Why RendezVous LeBreton Won

By Bruce Firestone | Uncategorized

Apr 29

How did RendezVous Lebreton’s bid win over the board of directors of the National Capital Commission, NCC, aka the No Commitment Club?

How did they beat out well-connected Devcore Canderel DLS Group’s bid?

And finally, why did I prefer the RendezVous proposal?


Here are the reasons:

-because the RendezVous proposal included Sens owner Eugene Melnyk; it’s a little hard to build an NHL-caliber arena when you don’t own an NHL team

-to right an historic wrong–the NCC turned the Sens

down when they first asked to build at LeBreton Flats a generation ago–in the period 1987-1990

-RendezVous had more density; ie, many more residential units; you cannot have a vibrant and safe downtown if no one lives there

-RendezVous had more intensity–more mixing together of different uses, more retail space, more office space, more institutional space–people want to live-work-play-learn-shop in their community, and not have to drive everywhere

-Devcore Canderel DLS’ inclusion of kitschy attractions like a Ripley’s Aquarium did not help them in my opinion–these types of projects are ones that you visit once or twice in a lifetime not every week or month

-RendezVous decided to cover the LRT line bisecting the site, like what is being done at NYC’s Hudson Yards (where they are burying the train yards and building the largest real estate project in US history above them) bringing much greater connectivity between neighborhoods


-They integrated both the existing Aqueduct and a new boardwalk*, which will highly animate the site–winter as well as summer

-Every NHL franchise has to cater to the “engine” of their team–season ticket holders

-Chicago Blackhawks owner Bill Wirtz once told me the key to running a successful NHL franchise is selling out your building

-Sens president Cyril Leeder** said that the engine of their team is ticket buyers between the ages of 18 and 45, and where do these people want their arena?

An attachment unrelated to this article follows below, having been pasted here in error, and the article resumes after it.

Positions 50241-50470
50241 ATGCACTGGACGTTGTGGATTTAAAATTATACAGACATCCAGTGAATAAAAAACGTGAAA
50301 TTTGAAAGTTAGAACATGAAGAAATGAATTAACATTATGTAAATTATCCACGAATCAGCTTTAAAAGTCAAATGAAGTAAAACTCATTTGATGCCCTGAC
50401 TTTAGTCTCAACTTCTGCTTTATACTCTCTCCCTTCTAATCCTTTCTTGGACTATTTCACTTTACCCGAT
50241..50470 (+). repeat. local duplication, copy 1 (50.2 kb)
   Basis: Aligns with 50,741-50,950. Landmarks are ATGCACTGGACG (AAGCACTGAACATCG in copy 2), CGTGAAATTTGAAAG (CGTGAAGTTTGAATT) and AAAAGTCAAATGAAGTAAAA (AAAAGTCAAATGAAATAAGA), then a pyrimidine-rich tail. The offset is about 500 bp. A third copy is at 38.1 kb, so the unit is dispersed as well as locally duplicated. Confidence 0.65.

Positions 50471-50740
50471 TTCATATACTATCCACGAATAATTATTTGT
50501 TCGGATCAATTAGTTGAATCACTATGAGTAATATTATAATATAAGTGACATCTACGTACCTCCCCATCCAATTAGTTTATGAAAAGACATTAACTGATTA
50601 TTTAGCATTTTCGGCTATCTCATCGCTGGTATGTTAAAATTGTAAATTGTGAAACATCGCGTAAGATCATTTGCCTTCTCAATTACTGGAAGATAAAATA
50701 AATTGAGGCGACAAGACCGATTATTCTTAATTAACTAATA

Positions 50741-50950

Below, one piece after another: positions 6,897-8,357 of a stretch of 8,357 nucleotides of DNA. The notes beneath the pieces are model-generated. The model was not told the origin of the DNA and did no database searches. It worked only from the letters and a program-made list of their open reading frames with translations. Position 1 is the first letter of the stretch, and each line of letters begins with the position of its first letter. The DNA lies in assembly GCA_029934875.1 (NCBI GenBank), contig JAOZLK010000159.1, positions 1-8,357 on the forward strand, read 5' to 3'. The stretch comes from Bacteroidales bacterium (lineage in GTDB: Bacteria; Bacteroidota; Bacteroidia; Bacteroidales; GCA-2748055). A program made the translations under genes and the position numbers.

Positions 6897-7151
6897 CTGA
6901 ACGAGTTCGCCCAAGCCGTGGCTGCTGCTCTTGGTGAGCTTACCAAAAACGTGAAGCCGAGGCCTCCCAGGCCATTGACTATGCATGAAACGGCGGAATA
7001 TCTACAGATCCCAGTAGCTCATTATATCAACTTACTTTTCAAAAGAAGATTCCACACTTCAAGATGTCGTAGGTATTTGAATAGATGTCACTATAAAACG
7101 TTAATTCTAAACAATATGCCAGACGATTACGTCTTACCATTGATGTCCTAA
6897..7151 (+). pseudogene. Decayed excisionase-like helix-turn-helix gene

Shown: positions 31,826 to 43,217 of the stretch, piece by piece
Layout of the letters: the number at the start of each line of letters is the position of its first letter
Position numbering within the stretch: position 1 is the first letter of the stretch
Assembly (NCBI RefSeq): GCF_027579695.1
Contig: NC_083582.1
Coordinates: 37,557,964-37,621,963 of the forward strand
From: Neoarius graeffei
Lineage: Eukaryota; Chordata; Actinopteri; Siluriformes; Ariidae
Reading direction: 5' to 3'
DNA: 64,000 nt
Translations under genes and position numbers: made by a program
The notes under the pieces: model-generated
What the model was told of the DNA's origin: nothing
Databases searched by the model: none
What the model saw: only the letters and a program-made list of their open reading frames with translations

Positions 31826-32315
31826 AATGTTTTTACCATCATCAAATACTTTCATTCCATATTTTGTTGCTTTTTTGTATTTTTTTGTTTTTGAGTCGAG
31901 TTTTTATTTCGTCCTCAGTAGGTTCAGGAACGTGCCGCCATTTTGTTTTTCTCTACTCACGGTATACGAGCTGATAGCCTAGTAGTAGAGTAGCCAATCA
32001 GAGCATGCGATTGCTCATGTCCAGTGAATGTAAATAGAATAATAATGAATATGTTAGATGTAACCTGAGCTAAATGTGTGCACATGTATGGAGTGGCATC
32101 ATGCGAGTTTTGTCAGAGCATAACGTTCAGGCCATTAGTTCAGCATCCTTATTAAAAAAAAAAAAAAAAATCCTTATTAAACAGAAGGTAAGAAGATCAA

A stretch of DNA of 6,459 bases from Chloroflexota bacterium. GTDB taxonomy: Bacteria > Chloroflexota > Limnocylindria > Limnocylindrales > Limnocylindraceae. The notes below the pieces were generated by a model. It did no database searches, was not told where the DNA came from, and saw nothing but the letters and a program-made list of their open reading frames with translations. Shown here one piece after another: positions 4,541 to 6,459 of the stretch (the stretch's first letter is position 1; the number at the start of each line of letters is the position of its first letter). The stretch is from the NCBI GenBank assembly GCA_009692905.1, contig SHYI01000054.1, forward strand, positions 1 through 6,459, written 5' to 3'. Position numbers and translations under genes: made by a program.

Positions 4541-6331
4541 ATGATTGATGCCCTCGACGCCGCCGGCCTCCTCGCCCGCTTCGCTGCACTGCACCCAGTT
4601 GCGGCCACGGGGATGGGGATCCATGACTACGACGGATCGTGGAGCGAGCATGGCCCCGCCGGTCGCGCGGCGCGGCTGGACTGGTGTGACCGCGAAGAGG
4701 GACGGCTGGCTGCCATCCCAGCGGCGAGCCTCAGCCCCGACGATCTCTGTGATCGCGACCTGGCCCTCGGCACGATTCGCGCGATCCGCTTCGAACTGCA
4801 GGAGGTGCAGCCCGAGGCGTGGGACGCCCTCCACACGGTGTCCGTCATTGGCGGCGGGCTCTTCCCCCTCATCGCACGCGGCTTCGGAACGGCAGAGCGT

-downtown so that after a game (and before) they can enjoy other attractions

-don’t worry about the Canadian Tire Centre in Kanata–it’ll be re-purposed like Maple Leaf Gardens in Toronto was: for one or more big box stores with a 7,000 vehicle parking lot, which will attract at least as many people to the building as it does now, and make Mr Melnyk more money than even having the Sens play there

-Kanata will be fine

Left to its own devices, the NCC would have continued with their existing efforts, which have been slow to develop (more than 50 years so far) and have resulted in the building of yet another sterile no-place. They have no choice but to harness the power and imagination of a qualified private sector partner. 

Lastly, it’s hard to underestimate the importance to this process of the earlier decision by the NCC’s board to bring in world class planner, Stephen Willis, from the
private sector to become their chief planner. Mr Willis has the vision, guts, brains and training to take the NCC and Ottawa to a whole other level. Individuals count. 

There, that’s my take on things.

@ profbruce

* A boardwalk can be a huge progenitor of urban growth; please read about NYC’s High Line park here, https://profbruce.tumblr.com/post/130126142074/how-turning-an-abandoned-rail-line-into-a-linear and my proposal to add the world’s longest boardwalk to connect Ottawa’s three rivers and canal, https://profbruce.tumblr.com/post/81890840941/what-to-expect-when-canada-turns-150-in-2017

** Cyril appeared in front of three boards on behalf of the Sens: the National Hockey League’s board of governors (to acquire an expansion franchise), the NCC’s board of directors and the Ontario Municipal Board, OMB (defending the original design/location of the Palladium, now CTC, Canadian Tire Centre). He and his team won all three… 

postscript: please note the author is Ottawa Senators founder.

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About the Author

Bruce is an entrepreneur/real estate broker/developer/coach/urban guru/keynote speaker/Sens founder/novelist/columnist/peerless husband/dad.